For all of the noise that's surrounded the Yokohama BayStars recently — namely people taking swipes at the manager and closer Yasuaki Yamasaki's troubles — the team is keeping its head above water.
The BayStars are coming off a solid week, having taken two of three against the first-place Yomiuri Giants and then finishing with a tie, a win and a loss against the Hanshin Tigers over the weekend.
Last week actually saw quite a few performances that should give manager Alex Ramirez something to smile about moving forward.
On paper, Shinichi Onuki had the toughest pitching assignment last week, facing the Giants at Tokyo Dome on Thursday.
He responded by holding the Kyojin to one run over six innings.
"I was just focusing on trying to keep the ball down while I was pitching," he said afterward.
The 26-year-old has been solid lately, allowing just two earned runs in his last 21 innings.
Taiga Kamichatani followed him to the mound on Friday at Koshien Stadium, allowing three runs in six innings in a tie against the Tigers in his second start of the year.
Shota Imanaga, the club's top pitcher, then allowed two runs over seven innings in a win on Saturday.
Kentaro Taira took the loss in his start Sunday, but allowed just a pair of runs over seven innings in the 3-1 defeat.
"Taira pitched really well," Ramirez was quoted as saying by Nikkan Sports. "The lineup did their best as well, sometimes you hit and sometimes you don't."
Taira has been a hard-luck case this year, with just two wins despite a 1.99 ERA in seven starts.
"He's pitched great every time out," Ramirez told Sports Nippon.
Toshiro Miyazaki was one of the leading figures at the plate, finishing his week with seven hits, two home runs and four RBIs. Takayuki Kajitani was also solid, going 9-for-27 with three homers.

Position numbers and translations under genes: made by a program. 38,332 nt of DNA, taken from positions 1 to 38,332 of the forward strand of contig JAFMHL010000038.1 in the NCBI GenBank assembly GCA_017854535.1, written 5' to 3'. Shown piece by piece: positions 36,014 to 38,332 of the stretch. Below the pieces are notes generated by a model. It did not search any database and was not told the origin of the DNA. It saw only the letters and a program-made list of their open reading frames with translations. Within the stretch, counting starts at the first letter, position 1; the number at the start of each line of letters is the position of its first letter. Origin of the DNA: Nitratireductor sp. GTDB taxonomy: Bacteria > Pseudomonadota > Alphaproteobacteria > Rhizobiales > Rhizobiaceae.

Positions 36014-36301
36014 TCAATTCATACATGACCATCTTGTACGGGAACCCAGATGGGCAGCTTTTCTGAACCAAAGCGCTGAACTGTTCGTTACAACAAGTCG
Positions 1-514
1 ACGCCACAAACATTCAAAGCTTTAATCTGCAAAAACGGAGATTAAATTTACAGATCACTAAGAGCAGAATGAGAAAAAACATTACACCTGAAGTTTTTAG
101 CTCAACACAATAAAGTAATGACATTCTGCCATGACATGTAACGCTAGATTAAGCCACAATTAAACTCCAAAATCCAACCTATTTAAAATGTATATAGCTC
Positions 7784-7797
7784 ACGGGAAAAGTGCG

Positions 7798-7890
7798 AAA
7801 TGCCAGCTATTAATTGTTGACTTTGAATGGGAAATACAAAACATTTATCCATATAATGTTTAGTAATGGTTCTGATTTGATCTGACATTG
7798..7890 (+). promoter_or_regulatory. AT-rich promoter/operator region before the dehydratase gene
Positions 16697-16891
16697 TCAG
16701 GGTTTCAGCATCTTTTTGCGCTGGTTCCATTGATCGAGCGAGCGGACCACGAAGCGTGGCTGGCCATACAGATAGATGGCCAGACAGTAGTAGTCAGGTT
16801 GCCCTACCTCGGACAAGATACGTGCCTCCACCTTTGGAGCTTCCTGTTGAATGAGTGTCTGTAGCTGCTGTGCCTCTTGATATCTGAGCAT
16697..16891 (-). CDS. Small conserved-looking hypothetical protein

Yokohama really had the bats going on Saturday, hitting five homers to back Imanaga.
At the top of the league, slugger Kazuma Okamoto continued to help push the Giants forward last week. Okamoto went deep three times — including a grand slam on Saturday — to bring his NPB-leading total to 14.
The team, meanwhile, started the week by losing two of three against the BayStars and then reversing that against the Carp over the weekend.
The second-place Tokyo Yakult Swallows had an ugly week on the mound on paper, allowing 29 runs in six games. But the Birds gave up 20 of them in one-sitting, getting run out of their own park in a 20-5 loss to the Tigers on July 28.
Yakult bounced back, though, holding Hanshin to one run over the next two games — both wins. The Swallows didn't have a great weekend, however, losing twice and tying once against the Chunichi Dragons.
Elsewhere, the Tigers cooled off a bit, finishing 2-3-1 in their six games, while the Dragons were 3-1-2 and the Carp 2-3-1.
In the Pacific League, the finale of the six-game set between the Fukuoka SoftBank Hawks and Seibu Lions was postponed after the Hawks' Yuya Hasegawa tested positive for COVID-19.
Hasegawa was taken off the active roster on July 7 and hasn't been in contact with the top-team players and coaches, but the game was called off as a precautionary measure.
On the field, the Hawks won four of five, with Yuki Yanagita once again playing a big role.
Yanagita was 7-for-16 at the plate with a homer and a pair of RBIs in the series. The star outfielder also drew five walks and scored six runs.
Just more of the same from a player who is batting.378 with 10 homers and 27 RBIs in 38 games.